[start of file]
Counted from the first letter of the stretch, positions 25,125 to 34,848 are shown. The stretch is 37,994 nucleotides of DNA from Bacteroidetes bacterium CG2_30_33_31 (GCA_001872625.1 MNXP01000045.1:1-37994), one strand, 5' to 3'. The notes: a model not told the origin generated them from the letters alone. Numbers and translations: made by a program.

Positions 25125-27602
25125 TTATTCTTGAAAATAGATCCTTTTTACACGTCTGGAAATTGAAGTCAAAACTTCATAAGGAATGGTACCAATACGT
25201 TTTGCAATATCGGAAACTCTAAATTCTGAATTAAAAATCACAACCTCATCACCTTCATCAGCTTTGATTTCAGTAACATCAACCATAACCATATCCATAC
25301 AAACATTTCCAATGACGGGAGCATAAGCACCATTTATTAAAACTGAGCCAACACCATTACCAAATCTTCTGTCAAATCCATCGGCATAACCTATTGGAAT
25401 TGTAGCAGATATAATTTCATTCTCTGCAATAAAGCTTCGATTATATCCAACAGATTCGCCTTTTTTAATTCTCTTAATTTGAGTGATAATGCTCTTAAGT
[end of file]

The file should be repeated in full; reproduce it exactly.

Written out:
Counted from the first letter of the stretch, positions 25,125 to 34,848 are shown. The stretch is 37,994 nucleotides of DNA from Bacteroidetes bacterium CG2_30_33_31 (GCA_001872625.1 MNXP01000045.1:1-37994), one strand, 5' to 3'. The notes: a model not told the origin generated them from the letters alone. Numbers and translations: made by a program.

Positions 25125-27602
25125 TTATTCTTGAAAATAGATCCTTTTTACACGTCTGGAAATTGAAGTCAAAACTTCATAAGGAATGGTACCAATACGT
25201 TTTGCAATATCGGAAACTCTAAATTCTGAATTAAAAATCACAACCTCATCACCTTCATCAGCTTTGATTTCAGTAACATCAACCATAACCATATCCATAC
25301 AAACATTTCCAATGACGGGAGCATAAGCACCATTTATTAAAACTGAGCCAACACCATTACCAAATCTTCTGTCAAATCCATCGGCATAACCTATTGGAAT
25401 TGTAGCAGATATAATTTCATTCTCTGCAATAAAGCTTCGATTATATCCAACAGATTCGCCTTTTTTAATTCTCTTAATTTGAGTGATAATGCTCTTAAGT